> Incidentally, this is a great movie, and you should all see it.

              Yes. Not as great as CITY LIGHTS or MODERN TIMES, but v. much a
              masterpiece.

              --JDR
            • John D Rateliff
              ... I don t have any external evidence that Tolkien ever saw the Chaplin film. It s definitely possible, and I d argue it s v. probable, given the similarity
              Message 6 of 10 , Nov 12, 2008
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                On Nov 12, 2008, at 2:37 PM, Doug Kane wrote:
                > John, I'm curious to know whether you are basing your supposition
                > that this scene in that classic film might have been a direct
                > inspiration for Tolkien's writing that sequence purely on the
                > extreme similarlity between the two scenes, or whether you have any
                > indication that Tolkien actually saw/was impressed by the film?

                I don't have any external evidence that Tolkien ever saw the Chaplin
                film. It's definitely possible, and I'd argue it's v. probable, given
                the similarity between the scenes. If so, it's a good example of
                Tolkien's ability to pull details out of unlikely sources.
                --JDR
              • Lynn Maudlin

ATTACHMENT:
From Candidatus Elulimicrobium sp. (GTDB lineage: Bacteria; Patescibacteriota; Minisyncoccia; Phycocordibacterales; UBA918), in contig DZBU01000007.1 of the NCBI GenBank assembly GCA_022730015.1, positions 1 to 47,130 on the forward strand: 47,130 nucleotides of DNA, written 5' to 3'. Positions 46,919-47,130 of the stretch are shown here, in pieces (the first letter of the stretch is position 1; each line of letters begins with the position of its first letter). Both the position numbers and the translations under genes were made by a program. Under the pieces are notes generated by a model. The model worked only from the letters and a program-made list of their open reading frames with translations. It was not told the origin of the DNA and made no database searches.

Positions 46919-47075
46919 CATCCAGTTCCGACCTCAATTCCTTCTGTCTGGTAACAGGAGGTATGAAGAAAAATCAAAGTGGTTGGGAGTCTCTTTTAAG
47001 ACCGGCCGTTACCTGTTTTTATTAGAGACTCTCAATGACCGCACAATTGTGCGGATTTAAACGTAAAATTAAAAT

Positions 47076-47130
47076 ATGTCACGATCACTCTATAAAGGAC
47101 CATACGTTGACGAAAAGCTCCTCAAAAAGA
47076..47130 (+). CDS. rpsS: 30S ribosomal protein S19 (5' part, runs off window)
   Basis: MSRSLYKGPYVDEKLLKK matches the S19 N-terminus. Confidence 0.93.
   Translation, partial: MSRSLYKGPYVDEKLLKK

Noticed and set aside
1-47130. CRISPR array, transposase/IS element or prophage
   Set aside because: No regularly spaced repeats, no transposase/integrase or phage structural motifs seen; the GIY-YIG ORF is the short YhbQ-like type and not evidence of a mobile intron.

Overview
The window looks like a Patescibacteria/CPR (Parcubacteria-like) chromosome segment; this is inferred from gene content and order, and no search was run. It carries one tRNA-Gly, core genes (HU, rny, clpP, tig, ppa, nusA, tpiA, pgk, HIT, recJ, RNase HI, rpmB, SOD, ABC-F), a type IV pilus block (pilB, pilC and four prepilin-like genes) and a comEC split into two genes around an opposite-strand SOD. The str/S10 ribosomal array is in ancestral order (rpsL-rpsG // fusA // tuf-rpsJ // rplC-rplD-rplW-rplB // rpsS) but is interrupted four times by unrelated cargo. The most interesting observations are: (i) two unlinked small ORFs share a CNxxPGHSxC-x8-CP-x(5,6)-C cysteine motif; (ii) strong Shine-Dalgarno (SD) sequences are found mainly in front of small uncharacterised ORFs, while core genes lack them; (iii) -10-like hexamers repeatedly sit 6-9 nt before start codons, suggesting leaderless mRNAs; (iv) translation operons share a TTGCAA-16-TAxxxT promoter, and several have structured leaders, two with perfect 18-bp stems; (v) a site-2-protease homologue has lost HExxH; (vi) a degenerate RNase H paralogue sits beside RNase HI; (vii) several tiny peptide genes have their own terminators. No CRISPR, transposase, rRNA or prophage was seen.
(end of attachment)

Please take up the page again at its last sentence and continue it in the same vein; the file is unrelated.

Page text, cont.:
In a funny little piece of self-foot-shooting, I failed to post this to the list yesterday: Not to answer for John, but don t you think that s a fairly human
                Message 7 of 10 , Nov 13, 2008
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                  In a funny little piece of self-foot-shooting, I failed to post this
                  to the list yesterday:

                  Not to answer for John, but don't you think that's a fairly human
                  response? In a time of trouble and uncertainty to look up and see the
                  stars as timeless (well, *more* timeless than we are) and therefore a
                  sign of hope, of endurance?

                  -- Lynn --


                  --- In mythsoc@yahoogroups.com, "Doug Kane" <dougkane@...> wrote:
                  >
                  > John D. Rateliff wrote:
                  >
                  > > Another strong parallel, and possible direct inspiration, for Sam's
                  > > seeing the Star over Mordor comes in Charlie Chaplin's THE GREAT
                  > > DICTATOR [1940], which includes a scene in which the barber (Chaplin)
                  > > and the girl hide on a roof top from storm troopers, see a star in
                  > > the sky high above, and think about how its permanence and purity
                  > > will outlast even Hitler's reich. Unfortunately, it's been too long
                  > > since I've seen the film to be able to give any details.
                  >
                  > John, I'm curious to know whether you are basing your supposition
                  that this scene in that classic film might have been a direct
                  inspiration for Tolkien's writing that sequence purely on the extreme
                  similarlity between the two scenes, or whether you have any indication
                  that Tolkien actually saw/was impressed by the film?
                  >
                  > Doug
                  >
                  >
                  >
                  > [Non-text portions of this message have been removed]
                  >
                • Doug Kane